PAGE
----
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Three Cups of Tea, The Confluence Book Club Selection

This is my first experience at hosting The Confluence Book Club.  And I feel a little awkward suggesting a book I haven’t read yet. I keep thinking what if I hate it?  What if they hate it?  But, isn’t that part of the give and take in a vibrant book club?  So here it goes:

Taking our inspiration from Riverdaughter’s post Saturday morning (Saturday: A little thing for the girls), the next selection for The Confluence Book Club (the week of February 23-28) is Three Cups of Tea, by Greg Mortensen:

From my own observations, and remembering a childhood proverb from Africa, there is a saying that “if you educate a boy—you educated an individual, because he often leaves the community to find work, and may never return or send back money, but if you educate a girl—you educate a community, because when the girl becomes a mother, she will remain in the community and instill that value in her community. – Greg Mortensen

gultori

Mortenson advocates girls’ education as the top priority to promote economic development, peace and prosperity, and says, “you can drop bombs, hand out condoms, build roads, or put in electricity, but until the girls are educated a society won’t change”.

Mortenson wasn’t looking for a mission.  He thought he was just going to climb a mountain:

On July 24th, 1992, Mortenson’s younger sister, Christa, died from a massive seizure after a lifelong struggle with epilepsy on the eve of a trip to visit Dysersville, Iowa, where the baseball movie, ‘Field of Dreams’, was filmed in a cornfield.

In 1993, to honor his sister’s memory, Mortenson climbed Pakistan’s K2, the world’s second highest mountain in the Karakoram range.

After K2, while recovering in a local village called Korphe, Mortenson met a group of children sitting in the dirt writing with sticks in the sand, and made a promise to help them build a school.

From that rash promise, grew a remarkable humanitarian campaign, in which Mortenson has dedicated his life to promote education, especially for girls, in remote regions of Pakistan and Afghanistan.

. . .

The book traces how Mortenson kept this promise (and many more) in the high country of Pakistan and Afghanistan. Mortenson was up against considerable odds. Not only is the region remote and dangerous, it is also a notorious breeding ground for Al Qaeda and Taliban terrorists. In the course of his work, Mortenson was kidnapped and threatened with death; he endured local rivalries, deep misunderstandings, jealousy, and corruption, not to mention treacherous roads and epic weather. What kept him going was his passionate belief that balanced, non-extremist education, for boys and girls alike, is the most effective way to combat the violent intolerance that breeds terrorism. To date, Mortenson’s Central Asia Institute has constructed fifty-five schools, and the work goes on.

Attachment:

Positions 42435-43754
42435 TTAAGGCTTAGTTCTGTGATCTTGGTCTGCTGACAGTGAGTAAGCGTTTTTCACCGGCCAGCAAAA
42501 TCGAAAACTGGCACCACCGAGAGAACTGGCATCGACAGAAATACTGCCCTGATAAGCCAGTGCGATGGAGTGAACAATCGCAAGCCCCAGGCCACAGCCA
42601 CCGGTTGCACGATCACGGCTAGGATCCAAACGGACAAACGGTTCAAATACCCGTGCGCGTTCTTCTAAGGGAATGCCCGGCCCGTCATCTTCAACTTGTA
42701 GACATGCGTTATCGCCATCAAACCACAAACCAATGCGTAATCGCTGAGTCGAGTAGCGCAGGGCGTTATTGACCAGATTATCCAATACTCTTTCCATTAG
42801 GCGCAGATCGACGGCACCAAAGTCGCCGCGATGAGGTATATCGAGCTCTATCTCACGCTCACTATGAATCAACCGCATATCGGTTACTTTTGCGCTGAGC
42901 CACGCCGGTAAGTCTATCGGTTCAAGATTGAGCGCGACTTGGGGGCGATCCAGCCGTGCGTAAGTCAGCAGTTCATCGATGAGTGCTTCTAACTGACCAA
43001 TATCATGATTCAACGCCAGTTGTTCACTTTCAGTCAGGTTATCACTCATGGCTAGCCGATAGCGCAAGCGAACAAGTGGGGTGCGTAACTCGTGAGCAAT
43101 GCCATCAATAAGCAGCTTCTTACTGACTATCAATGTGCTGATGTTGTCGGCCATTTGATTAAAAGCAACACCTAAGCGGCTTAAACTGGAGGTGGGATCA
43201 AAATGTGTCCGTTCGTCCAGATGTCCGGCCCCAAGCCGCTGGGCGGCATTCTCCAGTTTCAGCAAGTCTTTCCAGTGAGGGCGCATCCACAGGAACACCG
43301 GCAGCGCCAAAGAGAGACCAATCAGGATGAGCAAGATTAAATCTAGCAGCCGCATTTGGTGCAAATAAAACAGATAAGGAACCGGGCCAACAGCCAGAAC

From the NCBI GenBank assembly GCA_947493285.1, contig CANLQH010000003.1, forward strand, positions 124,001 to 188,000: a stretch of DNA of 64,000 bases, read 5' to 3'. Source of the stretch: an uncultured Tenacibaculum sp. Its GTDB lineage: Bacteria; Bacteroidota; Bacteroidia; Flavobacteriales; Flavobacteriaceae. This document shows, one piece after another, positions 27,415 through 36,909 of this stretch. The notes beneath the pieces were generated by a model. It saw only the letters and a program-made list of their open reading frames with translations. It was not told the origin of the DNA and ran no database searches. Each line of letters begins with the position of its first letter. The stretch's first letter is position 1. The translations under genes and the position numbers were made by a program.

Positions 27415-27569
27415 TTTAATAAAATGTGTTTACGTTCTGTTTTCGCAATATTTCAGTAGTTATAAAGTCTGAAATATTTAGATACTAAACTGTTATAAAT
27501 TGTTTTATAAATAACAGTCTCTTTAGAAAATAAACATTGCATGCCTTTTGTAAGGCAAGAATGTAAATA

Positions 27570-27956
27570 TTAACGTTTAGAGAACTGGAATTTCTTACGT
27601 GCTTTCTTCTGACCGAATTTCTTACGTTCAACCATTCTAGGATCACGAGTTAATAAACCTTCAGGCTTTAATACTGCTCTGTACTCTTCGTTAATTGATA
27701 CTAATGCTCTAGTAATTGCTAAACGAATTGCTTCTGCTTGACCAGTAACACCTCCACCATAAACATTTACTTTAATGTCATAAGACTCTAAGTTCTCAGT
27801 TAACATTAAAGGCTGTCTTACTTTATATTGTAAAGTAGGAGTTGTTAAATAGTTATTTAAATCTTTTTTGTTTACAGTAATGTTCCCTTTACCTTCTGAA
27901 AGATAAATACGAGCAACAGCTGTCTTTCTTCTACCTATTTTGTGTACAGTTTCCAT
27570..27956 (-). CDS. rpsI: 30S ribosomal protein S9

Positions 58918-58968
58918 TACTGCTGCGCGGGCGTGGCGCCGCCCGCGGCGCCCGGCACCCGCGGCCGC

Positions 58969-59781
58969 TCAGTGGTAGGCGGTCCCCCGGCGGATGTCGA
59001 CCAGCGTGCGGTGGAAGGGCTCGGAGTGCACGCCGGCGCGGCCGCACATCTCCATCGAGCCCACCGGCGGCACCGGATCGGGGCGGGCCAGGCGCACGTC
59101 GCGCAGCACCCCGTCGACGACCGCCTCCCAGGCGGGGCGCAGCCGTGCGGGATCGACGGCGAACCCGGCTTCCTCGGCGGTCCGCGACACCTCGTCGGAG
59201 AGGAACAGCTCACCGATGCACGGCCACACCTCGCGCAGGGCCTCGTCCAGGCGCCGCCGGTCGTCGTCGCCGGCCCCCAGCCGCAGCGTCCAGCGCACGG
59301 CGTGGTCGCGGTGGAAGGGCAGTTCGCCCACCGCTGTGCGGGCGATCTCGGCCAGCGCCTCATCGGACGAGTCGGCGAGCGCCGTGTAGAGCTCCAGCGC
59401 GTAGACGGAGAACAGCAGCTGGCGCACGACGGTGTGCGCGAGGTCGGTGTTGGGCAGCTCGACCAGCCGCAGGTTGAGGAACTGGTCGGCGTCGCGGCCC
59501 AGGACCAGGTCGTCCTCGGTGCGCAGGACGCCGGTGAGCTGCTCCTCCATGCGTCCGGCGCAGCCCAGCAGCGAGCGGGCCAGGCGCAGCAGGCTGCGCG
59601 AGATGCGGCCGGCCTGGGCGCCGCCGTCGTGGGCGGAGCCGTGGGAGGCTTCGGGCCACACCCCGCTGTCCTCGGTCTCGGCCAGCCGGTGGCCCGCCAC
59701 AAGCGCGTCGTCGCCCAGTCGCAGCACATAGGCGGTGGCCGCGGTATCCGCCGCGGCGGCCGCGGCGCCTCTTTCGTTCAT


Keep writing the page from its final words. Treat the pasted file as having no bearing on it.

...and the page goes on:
The Three Cups of Tea website has an abundance of information that includes a readers guide and an extended author interview.

Reviews of the book mention concerns with the awkwardness of the writing.  But, Greg Mortenson’s story is so compelling that when the Kansas City, Kansas Public Library scheduled Mortenson to speak tickets ran out months before the event.  And fans flew in from all over the country.  The library hosts author events all the time but we  had never seen such an enthusiastic response from the public.

So there is some indication that this is a book people like to talk about. . . . (I’m nervous, OK? — I still haven’t read it myself!)

To give everyone time to buy or borrow Three Cups of Tea and read the book, I’m setting a general date of February 23-28 for our discussion.  And I hope we’ll have a rousing-good discussion!